If you were to spot a Bombora Clothing Co. t-shirt on the beach, you might notice the vibrant colours and effortlessly cool logo design. But Brisbane-based brothers and co-designers Rhys and Kurt Daley are making sure their threads are more than just a cool accessory.
Through their small collection, the brothers have combined their Indigenous background with their love of surf.
“Our mob are from the Cape York Peninsula, but we’ve spent our life in Brisbane. We have a really strong connection to the beach and the surf,” said Rhys Daley.
“We really wanted to connect our cultural background to our love for the beach, with the shirts you might notice the bright colours or the logo, and go onto reading the word Bombora, a lot of people won’t know what that means.
“We’re hoping that can be an opportunity to start a dialogue that educates people.”
“The word Bombora is a Dharug term for an area of large waves breaking over a shallow area, such as submerged rocks, reefs or sandbanks that are located away from the shoreline.”
Daley said the brothers wanted to see more of the First Nations community involved in surfing and surf-lifesaving clubs.
“My brother and I were brainstorming and noticed that we didn’t know of many First Nations people that were involved in surf culture in our area,” he said.
“We wanted to bring more of an Indigenous representation to our passion, and to also weed out a lot of ignorance and arrogance that surrounds Australian culture.”
Daley added that the brother duo would like to get back to Country to feel closer to their culture.
“We’d love to learn more about our home and mob, growing up off Country I’ve had opportunities to travel and learn about communities, but I’d love to learn more about my home,” he said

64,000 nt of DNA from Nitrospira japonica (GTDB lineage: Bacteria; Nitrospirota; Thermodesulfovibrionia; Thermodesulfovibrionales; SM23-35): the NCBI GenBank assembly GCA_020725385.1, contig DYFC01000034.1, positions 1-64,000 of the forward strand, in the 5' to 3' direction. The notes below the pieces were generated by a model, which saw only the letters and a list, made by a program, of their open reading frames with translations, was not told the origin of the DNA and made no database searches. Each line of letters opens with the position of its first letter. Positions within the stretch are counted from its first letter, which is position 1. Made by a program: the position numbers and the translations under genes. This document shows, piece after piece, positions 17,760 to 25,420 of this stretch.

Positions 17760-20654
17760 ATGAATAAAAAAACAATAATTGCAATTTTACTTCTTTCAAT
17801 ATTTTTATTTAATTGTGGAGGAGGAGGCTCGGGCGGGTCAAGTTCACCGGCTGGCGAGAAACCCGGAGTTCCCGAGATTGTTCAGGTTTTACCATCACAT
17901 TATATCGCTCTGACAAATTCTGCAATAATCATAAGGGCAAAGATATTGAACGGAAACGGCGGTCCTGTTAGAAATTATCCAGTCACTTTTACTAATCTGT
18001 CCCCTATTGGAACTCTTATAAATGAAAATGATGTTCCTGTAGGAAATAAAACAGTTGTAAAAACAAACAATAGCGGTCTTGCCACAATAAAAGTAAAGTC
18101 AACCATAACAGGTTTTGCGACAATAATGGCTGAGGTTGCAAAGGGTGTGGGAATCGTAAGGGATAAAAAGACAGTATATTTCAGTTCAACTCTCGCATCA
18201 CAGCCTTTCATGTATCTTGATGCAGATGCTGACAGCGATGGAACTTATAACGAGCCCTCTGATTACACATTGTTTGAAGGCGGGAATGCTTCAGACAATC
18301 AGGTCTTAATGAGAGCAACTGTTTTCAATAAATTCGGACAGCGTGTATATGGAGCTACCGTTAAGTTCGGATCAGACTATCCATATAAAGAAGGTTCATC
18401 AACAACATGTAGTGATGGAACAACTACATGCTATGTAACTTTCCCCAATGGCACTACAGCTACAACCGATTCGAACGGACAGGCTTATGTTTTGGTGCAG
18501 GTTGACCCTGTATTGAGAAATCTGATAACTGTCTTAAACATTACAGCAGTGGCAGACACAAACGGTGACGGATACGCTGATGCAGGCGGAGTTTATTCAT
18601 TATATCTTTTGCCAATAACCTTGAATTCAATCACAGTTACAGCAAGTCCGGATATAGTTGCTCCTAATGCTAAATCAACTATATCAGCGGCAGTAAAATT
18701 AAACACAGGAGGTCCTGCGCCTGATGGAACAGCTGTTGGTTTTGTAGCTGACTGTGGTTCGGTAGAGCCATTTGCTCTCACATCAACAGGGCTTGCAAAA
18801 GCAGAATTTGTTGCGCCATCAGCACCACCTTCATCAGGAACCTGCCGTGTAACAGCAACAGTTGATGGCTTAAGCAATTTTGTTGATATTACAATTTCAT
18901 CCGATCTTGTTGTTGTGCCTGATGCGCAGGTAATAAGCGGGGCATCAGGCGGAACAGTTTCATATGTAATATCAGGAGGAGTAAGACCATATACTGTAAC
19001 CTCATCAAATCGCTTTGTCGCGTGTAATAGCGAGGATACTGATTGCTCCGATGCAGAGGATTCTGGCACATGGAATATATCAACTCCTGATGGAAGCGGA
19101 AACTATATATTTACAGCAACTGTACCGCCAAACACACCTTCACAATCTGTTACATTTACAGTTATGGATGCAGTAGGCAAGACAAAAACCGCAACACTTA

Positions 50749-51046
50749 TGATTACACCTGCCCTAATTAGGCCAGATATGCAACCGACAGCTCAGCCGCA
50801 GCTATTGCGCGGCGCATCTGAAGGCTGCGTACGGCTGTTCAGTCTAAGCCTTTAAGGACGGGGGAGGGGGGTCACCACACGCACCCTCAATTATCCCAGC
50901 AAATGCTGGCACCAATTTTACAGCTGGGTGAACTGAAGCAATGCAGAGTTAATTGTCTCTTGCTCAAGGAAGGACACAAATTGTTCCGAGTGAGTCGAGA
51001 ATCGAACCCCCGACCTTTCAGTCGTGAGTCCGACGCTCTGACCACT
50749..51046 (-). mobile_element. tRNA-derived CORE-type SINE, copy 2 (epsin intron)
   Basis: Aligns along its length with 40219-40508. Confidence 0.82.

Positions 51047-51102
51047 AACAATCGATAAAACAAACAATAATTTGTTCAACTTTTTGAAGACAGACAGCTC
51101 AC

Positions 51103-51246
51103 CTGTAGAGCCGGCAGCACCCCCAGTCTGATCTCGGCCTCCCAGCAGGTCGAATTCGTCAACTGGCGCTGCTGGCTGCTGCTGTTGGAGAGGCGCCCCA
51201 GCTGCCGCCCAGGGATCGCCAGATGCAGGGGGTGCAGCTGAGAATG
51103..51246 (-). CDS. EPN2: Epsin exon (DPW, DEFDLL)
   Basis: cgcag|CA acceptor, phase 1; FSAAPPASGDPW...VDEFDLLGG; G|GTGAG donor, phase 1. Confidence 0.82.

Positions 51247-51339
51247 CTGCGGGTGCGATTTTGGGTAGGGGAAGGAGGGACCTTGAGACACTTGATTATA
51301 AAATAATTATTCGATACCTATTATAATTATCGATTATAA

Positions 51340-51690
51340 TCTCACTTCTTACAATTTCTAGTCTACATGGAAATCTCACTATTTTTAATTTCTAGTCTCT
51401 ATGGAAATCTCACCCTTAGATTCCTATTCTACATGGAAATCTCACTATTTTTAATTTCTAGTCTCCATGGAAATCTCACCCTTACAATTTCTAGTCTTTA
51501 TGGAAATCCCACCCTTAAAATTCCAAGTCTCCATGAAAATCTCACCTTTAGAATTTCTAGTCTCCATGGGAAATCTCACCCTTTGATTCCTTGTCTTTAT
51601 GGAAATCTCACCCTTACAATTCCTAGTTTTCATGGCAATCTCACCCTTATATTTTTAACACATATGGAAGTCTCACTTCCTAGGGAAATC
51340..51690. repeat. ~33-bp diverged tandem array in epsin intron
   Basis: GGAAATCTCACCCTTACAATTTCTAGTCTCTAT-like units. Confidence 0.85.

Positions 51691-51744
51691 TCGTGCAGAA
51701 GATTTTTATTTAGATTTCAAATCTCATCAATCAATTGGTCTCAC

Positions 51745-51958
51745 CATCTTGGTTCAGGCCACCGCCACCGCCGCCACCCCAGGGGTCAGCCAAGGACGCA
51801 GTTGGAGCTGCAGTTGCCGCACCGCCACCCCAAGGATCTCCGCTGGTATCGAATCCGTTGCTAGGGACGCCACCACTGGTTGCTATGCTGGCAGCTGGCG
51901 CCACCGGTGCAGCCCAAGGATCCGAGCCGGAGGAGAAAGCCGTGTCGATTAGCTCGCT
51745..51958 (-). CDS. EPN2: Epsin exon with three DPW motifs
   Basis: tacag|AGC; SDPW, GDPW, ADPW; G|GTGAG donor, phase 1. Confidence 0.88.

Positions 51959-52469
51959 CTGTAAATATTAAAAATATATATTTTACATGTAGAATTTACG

“Starting the clothing label is an expression of our culture and an opportunity to connect with our heritage, we can represent our story as we learn.”
He said the team is learning as they go when it comes to the business.
“We’ve been talking about this clothing line for a few years, but decided to go ahead with it at the beginning of the COVID-19 pandemic in March,” he said.
“Our business is running entirely online at the moment, so we haven’t been impacted by COVID-19 in the way other businesses may have been. As we grow our collection [we] look toward hopefully rolling out pieces to stores but for now, we’re just learning.”
The team at Bombora Clothing Co. are looking to incorporate Kurt Daley’s artwork into some upcoming pieces.
“My brother is currently working on some canvas pieces so we can print them onto board shorts, that’s our next move,” he said.
“We want to create apparel for all kinds of people while sparking conversation between the worlds that we live in.”
Find out more about Bombora Clothing Co. here.
By Darby Ingram